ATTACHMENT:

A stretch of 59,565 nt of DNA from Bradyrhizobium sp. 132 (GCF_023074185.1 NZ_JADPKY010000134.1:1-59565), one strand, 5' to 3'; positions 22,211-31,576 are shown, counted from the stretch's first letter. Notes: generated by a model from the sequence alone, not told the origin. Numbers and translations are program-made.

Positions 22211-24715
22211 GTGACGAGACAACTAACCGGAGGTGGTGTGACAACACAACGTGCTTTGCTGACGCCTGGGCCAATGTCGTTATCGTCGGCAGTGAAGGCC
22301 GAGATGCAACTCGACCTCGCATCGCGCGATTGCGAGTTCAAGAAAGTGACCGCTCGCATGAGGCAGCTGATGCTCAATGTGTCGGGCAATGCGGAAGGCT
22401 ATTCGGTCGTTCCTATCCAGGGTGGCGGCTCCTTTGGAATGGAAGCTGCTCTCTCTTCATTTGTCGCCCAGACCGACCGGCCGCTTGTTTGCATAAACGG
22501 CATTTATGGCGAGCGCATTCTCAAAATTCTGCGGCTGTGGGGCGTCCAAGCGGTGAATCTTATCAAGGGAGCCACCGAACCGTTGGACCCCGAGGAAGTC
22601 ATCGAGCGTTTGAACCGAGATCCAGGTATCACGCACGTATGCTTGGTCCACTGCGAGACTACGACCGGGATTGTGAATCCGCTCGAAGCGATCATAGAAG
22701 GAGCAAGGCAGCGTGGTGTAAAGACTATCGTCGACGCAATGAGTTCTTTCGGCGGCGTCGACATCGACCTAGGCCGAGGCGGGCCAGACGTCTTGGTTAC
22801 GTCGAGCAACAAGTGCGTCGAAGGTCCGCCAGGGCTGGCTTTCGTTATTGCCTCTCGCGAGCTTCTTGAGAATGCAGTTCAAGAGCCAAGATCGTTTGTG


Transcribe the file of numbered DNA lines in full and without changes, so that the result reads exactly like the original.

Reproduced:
A stretch of 59,565 nt of DNA from Bradyrhizobium sp. 132 (GCF_023074185.1 NZ_JADPKY010000134.1:1-59565), one strand, 5' to 3'; positions 22,211-31,576 are shown, counted from the stretch's first letter. Notes: generated by a model from the sequence alone, not told the origin. Numbers and translations are program-made.

Positions 22211-24715
22211 GTGACGAGACAACTAACCGGAGGTGGTGTGACAACACAACGTGCTTTGCTGACGCCTGGGCCAATGTCGTTATCGTCGGCAGTGAAGGCC
22301 GAGATGCAACTCGACCTCGCATCGCGCGATTGCGAGTTCAAGAAAGTGACCGCTCGCATGAGGCAGCTGATGCTCAATGTGTCGGGCAATGCGGAAGGCT
22401 ATTCGGTCGTTCCTATCCAGGGTGGCGGCTCCTTTGGAATGGAAGCTGCTCTCTCTTCATTTGTCGCCCAGACCGACCGGCCGCTTGTTTGCATAAACGG
22501 CATTTATGGCGAGCGCATTCTCAAAATTCTGCGGCTGTGGGGCGTCCAAGCGGTGAATCTTATCAAGGGAGCCACCGAACCGTTGGACCCCGAGGAAGTC
22601 ATCGAGCGTTTGAACCGAGATCCAGGTATCACGCACGTATGCTTGGTCCACTGCGAGACTACGACCGGGATTGTGAATCCGCTCGAAGCGATCATAGAAG
22701 GAGCAAGGCAGCGTGGTGTAAAGACTATCGTCGACGCAATGAGTTCTTTCGGCGGCGTCGACATCGACCTAGGCCGAGGCGGGCCAGACGTCTTGGTTAC
22801 GTCGAGCAACAAGTGCGTCGAAGGTCCGCCAGGGCTGGCTTTCGTTATTGCCTCTCGCGAGCTTCTTGAGAATGCAGTTCAAGAGCCAAGATCGTTTGTG